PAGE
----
Portland State University’s Center for Urban Studies hosted “The Urban Planning and Landscape Design in Feng Shui,” on Friday. The workshop was presented by professor Thomas Lin-Yun, an international master of feng shui.
Speaking to a packed room of feng shui students and enthusiasts, Lin-Yun was introduced by Ann Marie Holmes, a consultant with Feng Shui and Earth Healing in Dexter, Ore. Describing the enfolding event as “a dream of mine for many years,” Holmes introduced the professor with a mention of his degrees in urban planning and law, and his expertise in feng shui.
The basic idea for the lecture was a continuum of the Chinese proverb that states that if there is order in the home, there is order in the nation. If there is order in the nation, there is peace on earth.
Lin-Yun then took the podium, remarking that whenever he held a microphone, he felt compelled to sing. He jokingly asked the audience if they would like that.
Beginning with a basic idea of feng shui and its descent from ancient Chinese history, Lin-Yun explained the different schools developed in China.
The Black-sect Buddhist Tantric School advocated by Lin-Yun is different from all of the other feng shui schools and theories. Describing his school as being the smallest and least influential, with unique theories, he emphasized that it remained open to all other traditional and conventional approaches.
Describing the main differences between the Black-sect Buddhist Tantric School and other feng shui schools, Lin-Yun explained that the school adopted modern knowledge that he considered instrumental when applied to daily life. He described the inclusion of spirituality into feng shui as the second major difference.
The main characteristic of Lin-Yun’s school is the concept of ch’i, or atmosphere, and the interconnection of three important elements: the cosmic ch’i, the earth ch’i and the individual ch’i.
Cosmic ch’i takes into account information gleaned from the sun, new moon, full moon, tidal waves and changes in weather, climate and seasonal changes. All natural phenomena have an impact on the earth and its people, Lin-Yun said.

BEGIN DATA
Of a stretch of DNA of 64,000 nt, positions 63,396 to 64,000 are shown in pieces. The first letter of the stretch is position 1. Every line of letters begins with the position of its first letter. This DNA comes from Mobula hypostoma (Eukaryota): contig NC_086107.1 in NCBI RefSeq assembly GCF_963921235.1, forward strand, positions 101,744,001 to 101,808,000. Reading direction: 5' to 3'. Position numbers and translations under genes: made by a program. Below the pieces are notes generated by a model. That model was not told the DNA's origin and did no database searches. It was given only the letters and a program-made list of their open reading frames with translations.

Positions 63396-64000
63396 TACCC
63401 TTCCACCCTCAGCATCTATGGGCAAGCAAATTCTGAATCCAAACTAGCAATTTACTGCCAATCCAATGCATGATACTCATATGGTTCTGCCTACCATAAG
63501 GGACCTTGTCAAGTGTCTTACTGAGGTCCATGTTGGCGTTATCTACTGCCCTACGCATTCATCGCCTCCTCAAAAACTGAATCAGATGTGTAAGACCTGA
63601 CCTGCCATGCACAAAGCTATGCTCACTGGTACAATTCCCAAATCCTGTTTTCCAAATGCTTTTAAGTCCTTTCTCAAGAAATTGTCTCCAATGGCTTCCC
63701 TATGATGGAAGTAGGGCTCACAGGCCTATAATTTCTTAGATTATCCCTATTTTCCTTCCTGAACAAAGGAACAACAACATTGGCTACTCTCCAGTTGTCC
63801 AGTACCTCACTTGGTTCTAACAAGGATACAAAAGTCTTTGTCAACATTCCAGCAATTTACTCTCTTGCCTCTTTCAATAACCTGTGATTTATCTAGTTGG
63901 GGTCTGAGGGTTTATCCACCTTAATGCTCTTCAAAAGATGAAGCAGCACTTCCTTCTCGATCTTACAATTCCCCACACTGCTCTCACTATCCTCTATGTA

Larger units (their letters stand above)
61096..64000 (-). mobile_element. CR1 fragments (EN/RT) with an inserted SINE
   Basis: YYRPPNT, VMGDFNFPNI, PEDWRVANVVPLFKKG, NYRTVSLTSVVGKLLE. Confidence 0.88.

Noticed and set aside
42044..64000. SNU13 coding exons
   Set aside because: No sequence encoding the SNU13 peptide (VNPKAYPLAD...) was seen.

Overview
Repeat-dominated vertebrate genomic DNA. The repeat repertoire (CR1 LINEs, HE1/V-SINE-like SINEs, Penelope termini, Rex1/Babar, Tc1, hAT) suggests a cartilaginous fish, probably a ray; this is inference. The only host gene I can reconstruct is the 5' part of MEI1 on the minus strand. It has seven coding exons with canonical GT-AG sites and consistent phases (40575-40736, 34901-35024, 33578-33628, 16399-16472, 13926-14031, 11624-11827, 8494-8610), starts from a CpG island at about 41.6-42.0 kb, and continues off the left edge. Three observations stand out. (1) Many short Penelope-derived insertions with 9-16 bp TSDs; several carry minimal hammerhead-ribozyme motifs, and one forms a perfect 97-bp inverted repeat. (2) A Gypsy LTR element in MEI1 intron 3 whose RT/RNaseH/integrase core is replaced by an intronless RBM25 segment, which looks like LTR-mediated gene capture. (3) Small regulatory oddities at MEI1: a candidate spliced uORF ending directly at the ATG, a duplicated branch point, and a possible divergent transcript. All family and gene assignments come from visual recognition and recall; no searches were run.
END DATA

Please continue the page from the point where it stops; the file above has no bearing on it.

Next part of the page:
Earth ch’i is the underground force of water that moves the forest underneath the surface of the earth. It is representative of the flow of energy. An infusion of extra water causes floods, and extra lava causes volcanoes.
If the flow of energy is close to the surface of the earth, it is considered as good feng shui and is habitable for humans, meeting all of the basic requirements for survival of all life forms. Conversely, if the flow of energy is away from the surface of the earth, it is considered as bad feng shui and makes for barren, useless land.
Describing Las Vegas as an ideal description of having turned bad feng shui into good feng shui by harnessing good energy into an otherwise barren land, Lin-Yun cautioned the audience that while this was probably not the original intention, it nevertheless coincided with feng shui principles.
For existing buildings, Lin-Yun offered several options to enhance feng shui, such as the addition of brighter lighting in the form of lamps, mirrors and faceted crystal balls; clear sounds; and items that exuded life force and vitality such as fish tanks, bonsai, plants, et cetera.
Dryness in barren areas drains energy and hurts development in cities. The addition of light, sound and color helps counter this and represents an exuberant life force.
Individual ch’i stresses the importance of one’s self as an individual to a city’s development. Yun described various personality traits of people, or individual ch’i, such as the talkative; the dreamers; the “porcupine,” who is always hurting others; the “bamboo,” who is stubborn; the depressed or “pre-suicide ch’i”; and the suspicious.
From the feng shui perspective, the individual ch’i and city planning can be harnessed by establishing public meeting places such as stadiums, meeting halls, recreation centers and culture centers to promote festive activities that that promote community spirit.
Lin-Yun ended his lecture with a reference to the lack of time but humorously advised the audience to consult his students with questions because they spoke better English than he did.
“As always, Professor Lin-Yun’s lecture was very valuable,” said Carol Smith, a long-time student of Yun’s. “He is a learned and spiritual man from whom I learn something new every time.”
“It has been a pleasure to bring this scholar with such a great knowledge,” said Ann Marie Holmes, one of the organizers of the lecture. “He has many interesting stories that are true-to-life experiences. Also, he is quite an authority in his field, and it is great to have him here.”
More information about Lin-Yun’s work can be accessed at www.yunlintemple.org.